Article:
T LOunge for February 22, 2021

Posted on February 22, 2021

Baba Bar and Restaurant – Edinburgh, Scotland

Color, charm and a metric shit-tonne of visual interest to keep the distraction level high – THAT’S what we all need today, don’t you think? The LOunge for today has more personality than a convention of game show hosts and enough eye candy to be considered a little fattening just to look at it, probably. It stirs the “I want to go to there” feelings as a good T LOunge should.

Or maybe it looks so good because today is MONDAY and we’re desperate for something uplifting. Either way! Enjoy the surroundings, indulge in our Buffet of Curated Distractions below or just chat amongst yourselves about whatever pops up. Whatever  you need to get you to the finish line of today, it’s here, darlings.

 

Mr. Big Won’t Be in the ‘Sex and the City’ Reboot
Mr. Big and Steve reportedly aren’t in the revival.
Page Six reported that Chris Noth will not reprise his role as Mr. Big in the Sex and the City reboot. The outlet also reported that David Eigenberg, who plays Miranda’s man, Steve Brady, also won’t return, but a rep for the actor said he’s in negotiations to make an appearance on the new show.

 

9 Times Prince George, Princess Charlotte, and Prince Louis Rocked Hand-Me-Downs
The Windsors are known for passing down their clothes.

Kate Middleton has made headlines time and time again for shopping in her own closet—and she’s passed down her penchant for thriftiness to her and Prince William’s three adorable kids, Prince George, Princess Charlotte, and Prince Louis. Below, check out nine times the royal tots have been spotted wearing hand-me-downs.

 

Sam Heughan and Graham McTavish Want to Take You on a Road Trip
You won’t even have to leave your living room.

“Hopefully it will help,” McTavish says. To him, the show offers its viewers an escape, albeit a brief one, from the ongoing global crisis. And the show is an escape. It’s filled with gorgeous sweeping shots of the Scottish landscape, and bite-sized history lessons. The episodes are also peppered with pranks and wagers and good-natured teasing; Heughan and McTavish share a “childish sense of humor”—McTavish’s words, not mine—which adds a real levity to the show.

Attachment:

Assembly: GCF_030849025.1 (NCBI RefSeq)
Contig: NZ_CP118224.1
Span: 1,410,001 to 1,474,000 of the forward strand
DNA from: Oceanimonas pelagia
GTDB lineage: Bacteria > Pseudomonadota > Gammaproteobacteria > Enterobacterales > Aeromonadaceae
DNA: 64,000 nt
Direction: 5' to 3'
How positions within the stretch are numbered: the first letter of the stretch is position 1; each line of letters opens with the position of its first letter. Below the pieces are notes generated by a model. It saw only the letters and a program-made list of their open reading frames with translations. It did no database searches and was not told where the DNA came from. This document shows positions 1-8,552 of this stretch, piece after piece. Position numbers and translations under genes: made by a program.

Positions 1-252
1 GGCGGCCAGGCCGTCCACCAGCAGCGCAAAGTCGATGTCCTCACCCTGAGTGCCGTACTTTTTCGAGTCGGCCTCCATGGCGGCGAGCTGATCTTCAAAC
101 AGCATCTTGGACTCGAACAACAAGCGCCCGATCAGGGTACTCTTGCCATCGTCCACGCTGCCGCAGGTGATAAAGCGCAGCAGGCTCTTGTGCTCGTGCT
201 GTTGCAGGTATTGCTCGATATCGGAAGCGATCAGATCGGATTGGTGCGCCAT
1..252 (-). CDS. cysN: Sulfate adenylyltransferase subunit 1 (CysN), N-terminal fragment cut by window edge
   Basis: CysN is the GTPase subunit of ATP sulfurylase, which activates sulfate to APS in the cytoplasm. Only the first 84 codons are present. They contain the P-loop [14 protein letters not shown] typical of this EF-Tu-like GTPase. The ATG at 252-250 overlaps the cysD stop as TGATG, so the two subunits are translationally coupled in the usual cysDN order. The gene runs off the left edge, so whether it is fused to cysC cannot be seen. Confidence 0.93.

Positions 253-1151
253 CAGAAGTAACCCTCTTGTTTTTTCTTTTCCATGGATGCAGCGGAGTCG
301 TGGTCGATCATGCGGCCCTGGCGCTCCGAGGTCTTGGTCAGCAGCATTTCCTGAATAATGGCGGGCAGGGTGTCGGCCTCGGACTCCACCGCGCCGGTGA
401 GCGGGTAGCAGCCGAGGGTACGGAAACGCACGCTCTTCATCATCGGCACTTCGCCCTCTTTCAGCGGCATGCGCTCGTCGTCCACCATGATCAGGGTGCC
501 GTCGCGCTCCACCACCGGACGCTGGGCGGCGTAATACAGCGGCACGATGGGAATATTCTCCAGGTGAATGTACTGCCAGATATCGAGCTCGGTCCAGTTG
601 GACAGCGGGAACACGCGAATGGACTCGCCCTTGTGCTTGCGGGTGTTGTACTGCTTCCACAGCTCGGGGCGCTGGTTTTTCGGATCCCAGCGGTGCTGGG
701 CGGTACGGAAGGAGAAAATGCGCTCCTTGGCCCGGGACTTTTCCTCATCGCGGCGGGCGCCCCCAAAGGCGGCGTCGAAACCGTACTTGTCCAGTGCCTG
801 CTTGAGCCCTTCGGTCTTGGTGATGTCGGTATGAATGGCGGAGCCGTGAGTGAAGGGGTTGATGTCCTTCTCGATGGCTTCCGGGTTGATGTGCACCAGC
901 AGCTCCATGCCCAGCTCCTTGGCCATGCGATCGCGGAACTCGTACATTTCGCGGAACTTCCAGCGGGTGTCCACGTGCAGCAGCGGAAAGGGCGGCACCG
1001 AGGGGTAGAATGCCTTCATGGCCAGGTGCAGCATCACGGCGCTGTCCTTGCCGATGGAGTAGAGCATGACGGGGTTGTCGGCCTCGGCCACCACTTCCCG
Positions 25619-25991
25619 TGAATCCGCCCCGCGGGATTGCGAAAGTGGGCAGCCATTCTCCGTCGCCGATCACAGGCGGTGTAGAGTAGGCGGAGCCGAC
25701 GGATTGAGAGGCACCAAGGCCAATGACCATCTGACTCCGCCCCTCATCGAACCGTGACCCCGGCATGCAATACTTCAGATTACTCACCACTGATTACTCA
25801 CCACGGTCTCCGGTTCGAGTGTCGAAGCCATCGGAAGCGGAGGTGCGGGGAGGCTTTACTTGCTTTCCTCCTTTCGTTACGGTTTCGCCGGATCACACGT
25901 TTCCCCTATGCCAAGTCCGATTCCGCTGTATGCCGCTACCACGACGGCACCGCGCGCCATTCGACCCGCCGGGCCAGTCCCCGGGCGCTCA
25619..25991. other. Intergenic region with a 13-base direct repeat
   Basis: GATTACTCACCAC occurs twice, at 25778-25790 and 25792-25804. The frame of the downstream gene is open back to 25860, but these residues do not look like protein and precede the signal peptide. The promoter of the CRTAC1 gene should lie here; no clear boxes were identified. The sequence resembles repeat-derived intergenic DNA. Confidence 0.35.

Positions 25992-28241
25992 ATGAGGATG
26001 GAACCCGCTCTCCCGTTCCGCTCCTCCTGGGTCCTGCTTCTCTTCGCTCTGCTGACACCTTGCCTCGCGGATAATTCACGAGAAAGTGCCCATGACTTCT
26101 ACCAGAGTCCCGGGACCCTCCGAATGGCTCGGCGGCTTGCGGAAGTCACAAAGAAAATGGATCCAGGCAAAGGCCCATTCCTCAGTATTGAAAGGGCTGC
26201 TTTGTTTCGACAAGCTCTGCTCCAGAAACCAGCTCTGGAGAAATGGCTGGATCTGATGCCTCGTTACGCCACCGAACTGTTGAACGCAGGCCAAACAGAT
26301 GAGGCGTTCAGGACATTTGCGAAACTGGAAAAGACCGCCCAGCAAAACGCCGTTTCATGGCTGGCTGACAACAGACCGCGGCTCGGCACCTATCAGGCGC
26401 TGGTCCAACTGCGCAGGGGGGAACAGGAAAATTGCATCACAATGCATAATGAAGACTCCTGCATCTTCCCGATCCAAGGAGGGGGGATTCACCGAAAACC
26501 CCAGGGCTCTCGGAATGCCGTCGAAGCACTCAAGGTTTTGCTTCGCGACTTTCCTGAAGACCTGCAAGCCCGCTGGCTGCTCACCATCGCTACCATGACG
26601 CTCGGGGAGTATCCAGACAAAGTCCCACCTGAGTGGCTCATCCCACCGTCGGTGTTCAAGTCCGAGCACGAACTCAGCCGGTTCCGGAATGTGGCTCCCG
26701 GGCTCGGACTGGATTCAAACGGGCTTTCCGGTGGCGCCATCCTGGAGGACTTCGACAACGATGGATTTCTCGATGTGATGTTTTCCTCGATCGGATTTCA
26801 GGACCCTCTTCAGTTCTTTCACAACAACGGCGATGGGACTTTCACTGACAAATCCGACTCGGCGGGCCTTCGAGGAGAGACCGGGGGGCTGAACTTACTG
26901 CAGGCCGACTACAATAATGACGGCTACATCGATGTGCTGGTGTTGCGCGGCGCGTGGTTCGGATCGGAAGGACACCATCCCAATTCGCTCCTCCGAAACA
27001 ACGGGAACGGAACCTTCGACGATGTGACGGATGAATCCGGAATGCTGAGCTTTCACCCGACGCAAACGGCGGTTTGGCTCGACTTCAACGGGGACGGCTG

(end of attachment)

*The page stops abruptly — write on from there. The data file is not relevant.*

“It’s called Men in Kilts. But really, it should be titled, ‘Ways of Winding up Graham,’” says Heughan. “One of my greatest pleasures in life is to put him in a precarious situation and then see him lose his temper or bluster or squawk or just generally, be grumpy. And it’s wonderful.”

 

Dickinson‘s Anna Baryshnikov Dishes on Lavinia’s Spider Dance
The actress says the outlandish burlesque act “was probably the weirdest and most wonderful thing I’m ever going to able to do on TV.”

“Taste my whip.”
So begins the Spider Dance, a sublimely absurd, extremely sexually charged performance by Lavinia Dickinson—Emily’s younger sibling, played with hormone-fueled gusto by Anna Baryshnikov. Lavinia scuttles across the floor, flutters her skirts, and wields her whip, all in a bid to test her would-be fiancé’s tolerance for her true self: not the aspiring housewife of season one, but the independent, artistic woman she’s begun to grow into, with a little help from her older sister. Judging by the look on said fiancé’s face, it’s a hit—and it’s just as compelling for the audience watching at home, if for other reasons.

 

Kim Kardashian Files For Divorce From Kanye West After 6 Years Of Marriage